Downside to disaster relief: Why do photos of attractive children backfire?

Jun 25, 2014

When it comes to asking a stranger for help, being young, pretty, and the opposite sex greatly improve your odds. But when it comes to children suffering from the likes of natural disaster, poverty, or homelessness, a new study in the Journal of Consumer Research reveals that less attractive children receive more help than their cuter counterparts.

"Many charitable organizations use in advertising and promotional materials. Our research examines how the of the children in these campaigns affects the empathy and help received from adults," write authors Robert J. Fisher and Yu Ma (both University of Alberta).

In a series of four experiments, participants were asked to visit fictional websites where they were asked to consider sponsoring a child from a developing country. The authors then systematically varied the levels of attractiveness of the children featured on the websites as well as their levels of need.

Results showed that when the children were portrayed as having a severe need (for example, orphaned as a result of a natural disaster), their facial attractiveness had no affect on helping responses. In contrast, when their need was not severe, participants felt less compassion and sympathy for an attractive child compared to an unattractive child in an identical circumstance.

The authors explain that this negative effect of attractiveness occurred because participants inferred that the attractive children were more popular, intelligent, and helpful than their less attractive peers. They also observed this negative effect despite the fact that the children in the studies were obviously too young to care for themselves.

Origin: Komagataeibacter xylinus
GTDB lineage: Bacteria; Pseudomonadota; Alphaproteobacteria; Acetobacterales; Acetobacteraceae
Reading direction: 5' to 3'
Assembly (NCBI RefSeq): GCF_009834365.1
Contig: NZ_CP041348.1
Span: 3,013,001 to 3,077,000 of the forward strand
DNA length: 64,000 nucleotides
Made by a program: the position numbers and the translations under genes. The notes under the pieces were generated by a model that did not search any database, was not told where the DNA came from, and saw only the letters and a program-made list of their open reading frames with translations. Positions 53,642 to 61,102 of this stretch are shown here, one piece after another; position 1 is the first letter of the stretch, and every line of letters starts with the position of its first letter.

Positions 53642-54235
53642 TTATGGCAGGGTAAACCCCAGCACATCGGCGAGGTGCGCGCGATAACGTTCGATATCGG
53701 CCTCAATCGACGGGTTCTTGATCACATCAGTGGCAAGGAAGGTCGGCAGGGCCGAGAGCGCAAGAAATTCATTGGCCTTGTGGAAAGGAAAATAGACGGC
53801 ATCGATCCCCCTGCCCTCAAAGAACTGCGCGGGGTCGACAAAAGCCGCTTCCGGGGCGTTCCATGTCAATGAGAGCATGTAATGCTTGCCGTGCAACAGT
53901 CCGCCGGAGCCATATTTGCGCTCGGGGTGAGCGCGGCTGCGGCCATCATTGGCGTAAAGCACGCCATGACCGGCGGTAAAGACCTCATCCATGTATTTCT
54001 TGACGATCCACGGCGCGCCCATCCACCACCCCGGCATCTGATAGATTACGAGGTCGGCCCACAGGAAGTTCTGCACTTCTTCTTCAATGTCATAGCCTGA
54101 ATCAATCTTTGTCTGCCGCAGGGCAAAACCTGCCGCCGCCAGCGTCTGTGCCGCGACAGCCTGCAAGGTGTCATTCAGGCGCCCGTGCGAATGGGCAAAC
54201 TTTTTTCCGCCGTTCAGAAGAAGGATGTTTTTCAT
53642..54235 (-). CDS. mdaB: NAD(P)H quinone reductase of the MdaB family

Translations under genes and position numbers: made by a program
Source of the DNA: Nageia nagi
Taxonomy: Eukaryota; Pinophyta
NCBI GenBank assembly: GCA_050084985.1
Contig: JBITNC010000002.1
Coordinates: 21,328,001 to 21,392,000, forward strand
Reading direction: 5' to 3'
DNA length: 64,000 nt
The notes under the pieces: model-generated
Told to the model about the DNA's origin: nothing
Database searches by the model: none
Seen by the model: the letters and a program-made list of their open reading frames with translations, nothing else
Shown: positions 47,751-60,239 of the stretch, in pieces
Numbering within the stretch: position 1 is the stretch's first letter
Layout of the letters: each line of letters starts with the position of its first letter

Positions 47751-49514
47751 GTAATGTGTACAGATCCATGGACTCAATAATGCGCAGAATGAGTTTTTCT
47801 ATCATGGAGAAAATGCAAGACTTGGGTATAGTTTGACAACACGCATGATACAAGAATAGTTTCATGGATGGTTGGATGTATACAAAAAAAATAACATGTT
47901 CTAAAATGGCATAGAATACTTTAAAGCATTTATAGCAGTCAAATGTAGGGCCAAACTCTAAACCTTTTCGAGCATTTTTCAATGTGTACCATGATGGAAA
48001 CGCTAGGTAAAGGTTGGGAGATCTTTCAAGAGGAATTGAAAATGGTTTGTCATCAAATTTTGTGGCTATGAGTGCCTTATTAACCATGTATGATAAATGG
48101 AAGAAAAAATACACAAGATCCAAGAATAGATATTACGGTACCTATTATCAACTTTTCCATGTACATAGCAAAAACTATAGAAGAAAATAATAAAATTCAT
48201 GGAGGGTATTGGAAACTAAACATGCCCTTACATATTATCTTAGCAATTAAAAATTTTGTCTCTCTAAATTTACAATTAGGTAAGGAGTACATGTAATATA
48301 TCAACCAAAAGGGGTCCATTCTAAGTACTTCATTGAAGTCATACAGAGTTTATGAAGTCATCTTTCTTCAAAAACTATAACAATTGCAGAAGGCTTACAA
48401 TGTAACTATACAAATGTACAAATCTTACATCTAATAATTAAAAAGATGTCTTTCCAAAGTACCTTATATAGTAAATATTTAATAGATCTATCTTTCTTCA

These results offer practical implications for how children are portrayed by disaster relief agencies, children's hospitals, and other charities. "We believe our research offers a positive and hopeful perspective on human behavior because it suggests that when a child is in obvious need, even strangers can feel compassion and offer aid irrespective of the child's physical appearance," the authors conclude.

Explore further: Pleasant smells increase facial attractiveness

More information: Robert J. Fisher and Yu Ma. "The Price of Being Beautiful: Negative Effects of Attractiveness on Empathy for Children in Need." Journal of Consumer Research: August 2014.

add to favorites email to friend print save as pdf

Related Stories

Attractive adults gain the trust of children

Oct 28, 2013

An adult with an attractive face is more likely to gain the trust of children, new research has found. Published in the British Journal of Developmental Psychology, the study revealed both boys and girls are more prone to bel ...

Pleasant smells increase facial attractiveness

May 29, 2014

New research from the Monell Chemical Senses Center reveals that women's faces are rated as more attractive in the presence of pleasant odors. In contrast, odor pleasantness had less effect on the evaluation ...

Recommended for you

Why are UK teenagers skipping school?

Dec 18, 2014

Analysis of the results of a large-scale survey reveals the extent of truancy in English secondary schools and sheds light on the mental health of the country's teens.

Fewer lectures, more group work

Dec 18, 2014

Professor Cees van der Vleuten from Maastricht University is a Visiting Professor at Wits University who believes that learning should be student centred.

How to teach all students to think critically

Dec 18, 2014

All first year students at the University of Technology Sydney could soon be required to take a compulsory maths course in an attempt to give them some numerical thinking skills. ...

User comments : 0

Please sign in to add a comment. Registration is free, and takes less than a minute. Read more

Click here to reset your password.
Sign in to get notified via email when new comments are made.